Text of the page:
European Commission Slaps EU Countries for Delaying Whistleblower Rights

02 November 2022
Knowledge Base

by Mark Worth

Ten years ago the European Commission tersely said the idea of EU-wide whistleblower rules was out of the question. Today, the Commission is helping to lead the charge for stronger rights for people who report corruption. For evidence of this sharp turnaround, one need look no further than the Commission’s decision to escalate its infringement action against four EU countries that are tardy in passing whistleblower protection laws. On 29 September the Commission warned Austria, Belgium, Romania and Slovenia that they are “failing to fulfil their obligations” to comply with new rules.

When the EU passed a whistleblower rights Directive in 2019, it gave member countries more than two years to pass new laws. Only five countries met the December 2021 deadline – Denmark, Lithuania, Malta, Portugal and Sweden. Five others have since passed new laws. This leaves 17 countries on the verge of being a full year behind Brussels’ timeline.

In stepping up its enforcement action, the Commission decided the inaction by Austria, Belgium, Romania and Slovenia has been particularly egregious. EU officials gave the countries two months to respond to their order, known as a “reasoned opinion.” If the Commission isn’t pleased with their answers, it could take the countries to the EU Court of Justice, where they could be fined.

The EU Directive was seen by many anti-corruption advocates and experts as a major step toward finally granting free-speech rights to crime witnesses. Though international organisations including the UN, OECD and Council of Europe long have endorsed whistleblower protection, EU countries have lagged behind many regions, including the Balkans, Asia-Pacific and parts of Africa.

Even when these new European laws kick in, however, whistleblowers should not feel totally safe and secure. Most of the new measures lack specific mechanisms to protect employees from retaliation and compensate them for lost wages and other damages if they are fired, Whistleblower Network News reported. Further, the laws are silent on how an employee can receive legal status as a protected whistleblower, nor do they provide specific guidance for courts that likely will hear retaliation cases.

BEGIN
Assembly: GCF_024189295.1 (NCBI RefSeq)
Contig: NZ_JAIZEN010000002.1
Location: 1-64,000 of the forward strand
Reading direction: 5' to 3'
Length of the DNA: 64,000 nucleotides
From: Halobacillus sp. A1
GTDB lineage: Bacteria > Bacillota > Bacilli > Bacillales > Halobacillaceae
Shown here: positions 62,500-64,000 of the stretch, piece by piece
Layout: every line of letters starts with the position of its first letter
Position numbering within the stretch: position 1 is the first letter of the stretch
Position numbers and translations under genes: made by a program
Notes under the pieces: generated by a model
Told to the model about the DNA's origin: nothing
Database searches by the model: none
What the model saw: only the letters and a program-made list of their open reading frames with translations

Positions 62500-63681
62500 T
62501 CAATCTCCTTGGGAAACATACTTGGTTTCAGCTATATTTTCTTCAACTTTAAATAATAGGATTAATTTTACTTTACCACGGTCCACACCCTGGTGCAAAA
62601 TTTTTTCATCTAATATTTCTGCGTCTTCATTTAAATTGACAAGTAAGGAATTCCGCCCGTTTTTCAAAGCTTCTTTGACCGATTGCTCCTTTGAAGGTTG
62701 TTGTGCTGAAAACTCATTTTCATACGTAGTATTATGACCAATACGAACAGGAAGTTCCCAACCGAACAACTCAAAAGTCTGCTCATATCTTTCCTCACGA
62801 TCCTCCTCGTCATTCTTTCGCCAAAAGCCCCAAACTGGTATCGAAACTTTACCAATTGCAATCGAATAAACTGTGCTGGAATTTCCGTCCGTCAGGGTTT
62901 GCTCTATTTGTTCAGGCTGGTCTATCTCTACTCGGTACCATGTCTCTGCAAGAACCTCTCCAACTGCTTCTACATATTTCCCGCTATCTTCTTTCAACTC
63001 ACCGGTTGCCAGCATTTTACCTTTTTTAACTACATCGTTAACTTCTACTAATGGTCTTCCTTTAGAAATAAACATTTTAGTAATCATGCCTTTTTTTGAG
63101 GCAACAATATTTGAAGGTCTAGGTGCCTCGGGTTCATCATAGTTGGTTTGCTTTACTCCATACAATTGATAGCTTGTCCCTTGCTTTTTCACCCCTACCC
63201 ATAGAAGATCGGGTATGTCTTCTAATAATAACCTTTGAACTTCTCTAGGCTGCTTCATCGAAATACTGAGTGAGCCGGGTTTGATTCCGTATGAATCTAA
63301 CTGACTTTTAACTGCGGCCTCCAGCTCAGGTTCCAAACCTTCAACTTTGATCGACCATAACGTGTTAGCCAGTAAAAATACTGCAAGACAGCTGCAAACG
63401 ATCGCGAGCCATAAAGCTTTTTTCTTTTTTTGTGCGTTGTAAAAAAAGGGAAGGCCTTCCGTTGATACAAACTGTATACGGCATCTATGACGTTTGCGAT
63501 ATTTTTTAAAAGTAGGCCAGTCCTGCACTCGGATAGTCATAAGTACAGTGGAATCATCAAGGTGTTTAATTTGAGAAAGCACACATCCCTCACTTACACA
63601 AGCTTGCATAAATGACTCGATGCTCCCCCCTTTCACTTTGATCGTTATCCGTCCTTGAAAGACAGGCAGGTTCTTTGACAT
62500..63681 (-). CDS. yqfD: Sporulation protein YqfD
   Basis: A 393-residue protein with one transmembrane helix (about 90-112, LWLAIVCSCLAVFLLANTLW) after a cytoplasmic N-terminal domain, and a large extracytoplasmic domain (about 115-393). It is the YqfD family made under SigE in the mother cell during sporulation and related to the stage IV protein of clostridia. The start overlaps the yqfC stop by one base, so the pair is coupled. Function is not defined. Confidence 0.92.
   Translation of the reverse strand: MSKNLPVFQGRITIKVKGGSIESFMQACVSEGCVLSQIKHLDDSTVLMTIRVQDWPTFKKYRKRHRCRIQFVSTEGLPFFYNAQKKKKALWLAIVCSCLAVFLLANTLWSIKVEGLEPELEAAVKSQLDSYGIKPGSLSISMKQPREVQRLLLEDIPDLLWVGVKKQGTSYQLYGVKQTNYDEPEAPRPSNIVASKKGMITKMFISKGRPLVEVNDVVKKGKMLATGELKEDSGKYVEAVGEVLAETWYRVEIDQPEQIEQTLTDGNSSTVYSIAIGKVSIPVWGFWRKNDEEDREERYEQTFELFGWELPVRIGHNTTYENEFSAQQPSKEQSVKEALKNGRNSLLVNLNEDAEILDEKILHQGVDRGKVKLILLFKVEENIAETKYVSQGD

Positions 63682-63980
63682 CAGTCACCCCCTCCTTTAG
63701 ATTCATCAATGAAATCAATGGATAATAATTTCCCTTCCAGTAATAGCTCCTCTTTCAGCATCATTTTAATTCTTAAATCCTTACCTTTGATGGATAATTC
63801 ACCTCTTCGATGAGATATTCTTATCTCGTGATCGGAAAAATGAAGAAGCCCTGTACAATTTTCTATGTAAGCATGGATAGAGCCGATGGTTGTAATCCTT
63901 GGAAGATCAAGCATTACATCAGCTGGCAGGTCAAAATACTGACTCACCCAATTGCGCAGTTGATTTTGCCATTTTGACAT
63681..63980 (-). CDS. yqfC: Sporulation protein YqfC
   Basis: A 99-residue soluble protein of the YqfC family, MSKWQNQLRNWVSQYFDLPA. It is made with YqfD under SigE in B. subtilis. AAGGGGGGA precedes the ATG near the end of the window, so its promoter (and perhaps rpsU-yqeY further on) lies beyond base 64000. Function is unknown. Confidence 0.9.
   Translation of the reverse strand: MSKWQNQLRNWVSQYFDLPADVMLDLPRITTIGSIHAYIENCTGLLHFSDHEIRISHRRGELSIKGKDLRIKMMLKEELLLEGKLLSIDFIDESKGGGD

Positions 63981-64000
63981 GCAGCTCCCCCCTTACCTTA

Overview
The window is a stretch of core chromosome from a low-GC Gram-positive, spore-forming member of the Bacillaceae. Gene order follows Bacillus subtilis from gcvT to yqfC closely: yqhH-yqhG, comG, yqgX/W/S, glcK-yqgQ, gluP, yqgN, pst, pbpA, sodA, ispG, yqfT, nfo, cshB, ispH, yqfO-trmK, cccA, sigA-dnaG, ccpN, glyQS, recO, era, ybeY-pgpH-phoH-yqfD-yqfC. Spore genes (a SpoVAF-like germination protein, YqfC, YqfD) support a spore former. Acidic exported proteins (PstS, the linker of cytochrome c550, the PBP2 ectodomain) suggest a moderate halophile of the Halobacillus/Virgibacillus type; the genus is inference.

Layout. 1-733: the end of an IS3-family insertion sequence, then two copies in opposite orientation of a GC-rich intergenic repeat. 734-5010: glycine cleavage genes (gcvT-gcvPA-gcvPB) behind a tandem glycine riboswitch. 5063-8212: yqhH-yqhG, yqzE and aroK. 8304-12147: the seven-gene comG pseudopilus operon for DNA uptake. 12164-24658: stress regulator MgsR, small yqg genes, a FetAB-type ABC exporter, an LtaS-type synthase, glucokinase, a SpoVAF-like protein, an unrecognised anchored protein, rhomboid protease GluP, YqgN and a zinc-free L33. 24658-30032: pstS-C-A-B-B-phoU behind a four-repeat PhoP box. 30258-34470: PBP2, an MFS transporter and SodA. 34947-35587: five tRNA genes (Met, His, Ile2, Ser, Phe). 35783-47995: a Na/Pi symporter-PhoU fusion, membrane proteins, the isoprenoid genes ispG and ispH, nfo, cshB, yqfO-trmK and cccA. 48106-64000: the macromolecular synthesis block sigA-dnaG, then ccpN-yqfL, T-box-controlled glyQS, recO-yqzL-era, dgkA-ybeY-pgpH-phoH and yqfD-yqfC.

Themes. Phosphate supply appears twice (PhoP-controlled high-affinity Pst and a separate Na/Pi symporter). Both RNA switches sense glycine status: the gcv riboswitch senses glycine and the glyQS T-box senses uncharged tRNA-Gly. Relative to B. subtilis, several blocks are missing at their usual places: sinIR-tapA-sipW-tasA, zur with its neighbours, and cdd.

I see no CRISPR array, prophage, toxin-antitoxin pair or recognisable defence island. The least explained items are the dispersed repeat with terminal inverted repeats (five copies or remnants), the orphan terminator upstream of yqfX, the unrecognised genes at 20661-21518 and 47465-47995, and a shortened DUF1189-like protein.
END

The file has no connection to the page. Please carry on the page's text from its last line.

The first test case of the first new law ended badly for the whistleblower. This past January, Denmark’s Supreme Court ruled against a city employee in Copenhagen who exposed problems with the payment of retirement and disability benefits. After she revealed the problems to a Danish newspaper, she was fined 5,000 kroner (about €670) and given a suspended 10-day jail sentence. Citing a loophole in Denmark’s new whistleblower law, the Supreme Court ruled “it was not necessary” for her contact the media – even though her managers ignored her concerns. Judges upheld a lower court’s ruling, leaving the 69-year-old woman a convicted criminal.

Five months later, a group of public officials called for EU countries to enact new laws. “Europe is currently at a crossroad in the defence of the principles that inspire the rule of law as opposed to authoritarian models,” the Network of European Integrity and Whistleblowing Authorities said in its Barcelona Declaration. EU countries should “strengthen their anti-corruption and integrity agenda” by setting up a “robust whistleblower protection system,” said the group, comprised of 29 public agencies from 21 countries.

The author, Mark Worth, is an Executive Director at Whistleblowing International. He is also an Executive Director at the European Center for Whistleblower Rights, a Senior Fellow for International Whistleblower Rights at Kohn, Kohn & Colapinto, and Co-coordinator at Southeast Europe Coalition on Whistleblower Protection. 

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